With that said, if you are able to address these espresso prerequisites, you’re on your way to some fantastic shots of espresso.
The reason I fell that I can’t give it a full 5 stars is because of the pre-heating process. The Flair PRO obviously does not have a built-in PID, so all temperature regulation is up to you.
I often have to go through 3 pre-heats just to get the portafilter to a sufficient temperature.
If the Flair folks figure out a more practical solution to temperature control and preheating, the Flair PRO will undoubtedly be perfect in this category.
The Flair is relatively easy to clean, considering the whole machine can be disassembled quickly into each of its 13 parts.
Despite having more parts than previous models, it is actually easier to clean than its predecessors.
The portafilter/grounds basket is wide enough that you can easily knock the coffee puck into your compost bin.
With the Signature Plus, this was more of a chore for whatever reason (I often had to use a spoon to remove the used grounds).
There are still a few nooks and crannies, particularly around the plunger and portafilter, that are a bit harder to get into, but overall the Flair PRO is still very easy to clean.
I wouldn’t recommend using soap or a dishwasher with any of the parts though. A warm water hand rinse should do the trick.
If you follow Flair Espresso on Instagram you’ll occasionally see these crazy pictures and videos of customers using their Flairs in outlandish places like mountaintops, canoes, airplanes, and [insert remote and picturesque setting here].
Look, I’m not hating on these people for pulling shots of espresso in remote places, but to me, the Flair simply isn’t that practical for on-the-road brewing.
Yes, it comes with a carrying case, but that doesn’t change the fact that it’s still heavy AF.
What backpacker in his/her right mind would ever take this thing to the top of a mountain?
And why bring an espresso maker over other true essentials?
Yes, I like coffee, but let’s be real here, it’s definitely not an essential
Could you bring the Flair PRO with you on a trip somewhere? Sure.
Is it the perfect portable espresso maker? Eh, it’s probably one of the better ones, but it certainly isn’t perfect for travel.
To me, portability isn’t a selling proposition for the Flair PRO, or any Flair model for that matter.
But please feel free to disagree with me. You do you.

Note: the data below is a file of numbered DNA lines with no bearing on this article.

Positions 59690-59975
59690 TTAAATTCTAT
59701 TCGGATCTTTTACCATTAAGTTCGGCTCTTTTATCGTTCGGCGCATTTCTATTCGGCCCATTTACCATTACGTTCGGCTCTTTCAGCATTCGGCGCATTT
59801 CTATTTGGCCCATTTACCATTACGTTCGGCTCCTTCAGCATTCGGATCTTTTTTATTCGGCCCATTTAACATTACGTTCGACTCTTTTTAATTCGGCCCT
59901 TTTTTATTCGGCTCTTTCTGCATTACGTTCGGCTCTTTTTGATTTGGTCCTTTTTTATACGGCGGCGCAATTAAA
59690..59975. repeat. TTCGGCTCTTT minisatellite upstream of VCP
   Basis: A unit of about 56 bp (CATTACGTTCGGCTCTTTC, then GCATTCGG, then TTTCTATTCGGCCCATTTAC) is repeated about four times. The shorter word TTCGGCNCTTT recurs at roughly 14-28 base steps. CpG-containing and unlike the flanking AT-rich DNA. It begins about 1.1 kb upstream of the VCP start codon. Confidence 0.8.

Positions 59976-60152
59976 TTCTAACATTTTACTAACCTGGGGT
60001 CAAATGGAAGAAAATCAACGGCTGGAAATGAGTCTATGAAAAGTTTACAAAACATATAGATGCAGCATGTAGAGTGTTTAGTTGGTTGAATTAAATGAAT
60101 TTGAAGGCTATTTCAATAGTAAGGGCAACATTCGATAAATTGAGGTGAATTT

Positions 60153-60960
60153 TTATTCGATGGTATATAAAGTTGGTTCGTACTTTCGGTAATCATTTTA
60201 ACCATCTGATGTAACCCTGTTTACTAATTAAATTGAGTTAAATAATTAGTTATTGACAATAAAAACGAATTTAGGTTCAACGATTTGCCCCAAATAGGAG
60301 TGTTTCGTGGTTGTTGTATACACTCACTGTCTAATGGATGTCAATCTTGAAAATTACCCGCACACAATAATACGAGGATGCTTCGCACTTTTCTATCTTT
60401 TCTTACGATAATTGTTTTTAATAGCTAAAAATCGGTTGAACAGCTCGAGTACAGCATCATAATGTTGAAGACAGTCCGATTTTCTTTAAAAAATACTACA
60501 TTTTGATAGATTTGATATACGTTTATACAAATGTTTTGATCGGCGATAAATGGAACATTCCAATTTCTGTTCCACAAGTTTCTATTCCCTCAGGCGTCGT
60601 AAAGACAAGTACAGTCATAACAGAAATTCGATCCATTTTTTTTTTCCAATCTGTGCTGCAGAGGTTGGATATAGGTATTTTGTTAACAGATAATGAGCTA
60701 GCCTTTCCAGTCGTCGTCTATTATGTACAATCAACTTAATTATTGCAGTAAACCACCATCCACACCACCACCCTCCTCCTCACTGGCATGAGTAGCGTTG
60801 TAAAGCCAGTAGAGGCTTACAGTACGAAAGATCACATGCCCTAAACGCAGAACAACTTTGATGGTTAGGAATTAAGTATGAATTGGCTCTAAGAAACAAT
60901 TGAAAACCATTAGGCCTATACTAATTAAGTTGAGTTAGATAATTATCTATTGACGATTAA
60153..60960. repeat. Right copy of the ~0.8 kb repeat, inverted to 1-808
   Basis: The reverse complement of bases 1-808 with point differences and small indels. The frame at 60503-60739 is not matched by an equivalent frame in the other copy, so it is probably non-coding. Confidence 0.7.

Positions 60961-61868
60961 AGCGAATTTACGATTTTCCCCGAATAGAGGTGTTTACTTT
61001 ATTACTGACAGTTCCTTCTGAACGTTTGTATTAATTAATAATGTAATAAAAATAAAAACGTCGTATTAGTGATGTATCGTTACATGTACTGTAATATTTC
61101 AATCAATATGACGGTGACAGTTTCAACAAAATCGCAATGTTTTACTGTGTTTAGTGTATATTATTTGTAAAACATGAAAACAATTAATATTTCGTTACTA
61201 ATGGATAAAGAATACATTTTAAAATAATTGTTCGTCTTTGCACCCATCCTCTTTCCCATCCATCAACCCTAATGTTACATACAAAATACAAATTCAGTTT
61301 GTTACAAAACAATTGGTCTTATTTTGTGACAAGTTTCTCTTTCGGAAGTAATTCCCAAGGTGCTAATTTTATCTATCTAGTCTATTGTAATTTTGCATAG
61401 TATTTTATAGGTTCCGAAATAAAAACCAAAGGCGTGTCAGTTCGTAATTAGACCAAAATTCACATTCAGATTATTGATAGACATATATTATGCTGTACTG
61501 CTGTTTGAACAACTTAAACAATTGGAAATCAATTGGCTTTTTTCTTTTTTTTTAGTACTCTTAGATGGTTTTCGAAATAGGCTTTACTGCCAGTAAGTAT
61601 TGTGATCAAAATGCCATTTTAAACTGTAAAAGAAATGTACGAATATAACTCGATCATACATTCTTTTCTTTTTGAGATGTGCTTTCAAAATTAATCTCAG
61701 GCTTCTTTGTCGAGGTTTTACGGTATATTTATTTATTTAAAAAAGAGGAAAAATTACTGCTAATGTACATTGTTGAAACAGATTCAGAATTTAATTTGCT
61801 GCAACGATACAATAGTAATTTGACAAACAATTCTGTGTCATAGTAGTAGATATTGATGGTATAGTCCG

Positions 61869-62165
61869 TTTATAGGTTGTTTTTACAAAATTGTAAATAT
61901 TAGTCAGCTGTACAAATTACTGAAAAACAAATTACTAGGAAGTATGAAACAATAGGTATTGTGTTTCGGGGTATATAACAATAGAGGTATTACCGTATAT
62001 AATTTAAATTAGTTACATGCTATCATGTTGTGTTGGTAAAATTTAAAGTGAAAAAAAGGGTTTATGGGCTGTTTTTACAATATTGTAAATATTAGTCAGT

With the Signature Plus, I was a little bit more critical of the price.
After many of months experience using both the Signature Plus and PRO however, it’s dawned on me that the price is very easy to justify considering the quality of the shots you can pull with a Flair.
The bigger question is whether you should opt for the nearly twice-as-expensive PRO over the Classic or Signature Plus.
In terms of shot quality, the PRO does not pull shots that are noticeably better than the Signature Plus, and I’d expect this to be true when comparing the PRO to the Classic as well.
So for shot quality alone, I probably wouldn’t splurge on the PRO.
However, I think the materials and pressure gauge are good enough reasons to spend the extra money on the PRO.
After all, without understanding the amount of pressure you’re pulling your shots with, it will be hard to dial-in on the right grind for the best results.
Of course, you could use a bathroom scale to measure pressure with the Flair Classic and Flair Signature Plus…
But who in their right mind would put a bathroom scale on their kitchen countertop just to measure pressure?
Not this guy…
I have a good feeling that my Flair PRO will last me a very long time.
With its replaceable stainless steel parts, lack of pumps and other electronic components, I expect my Flair PRO to last even longer than me.
I’m even more in love with my Flair PRO 2 than my Flair Signature Plus, and I consider myself extremely lucky to have been gifted one to do this review.
The bottom line is that I think the Flair PRO 2 is worth the extra money for someone who does not already own any of the Flair espresso makers.
However, if you already own one of the older generations of Flair, I wouldn’t recommend upgrading to the PRO 2 just yet.
Of course, you could always sell your older generation Flair and apply the proceeds to the upgraded PRO 2, but I frankly think it’s worth waiting for a future model that has more mind-blowing upgrades.
If anything is clear, it’s that Andrew and the Flair team at Intact Idea are true innovators and iterators.
I expect them to continue to improve the Flair as time goes on, so really, there is likely already a better version of the PRO 2 right around the corner.
One improvement I would really like to see in the Flair is the preheating process itself. I’m not exactly sure how it would be done, but temperature stability is still the biggest issue that I think the Flair faces.
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Last update on 2021-09-05 / Affiliate links / Images from Amazon Product Advertising API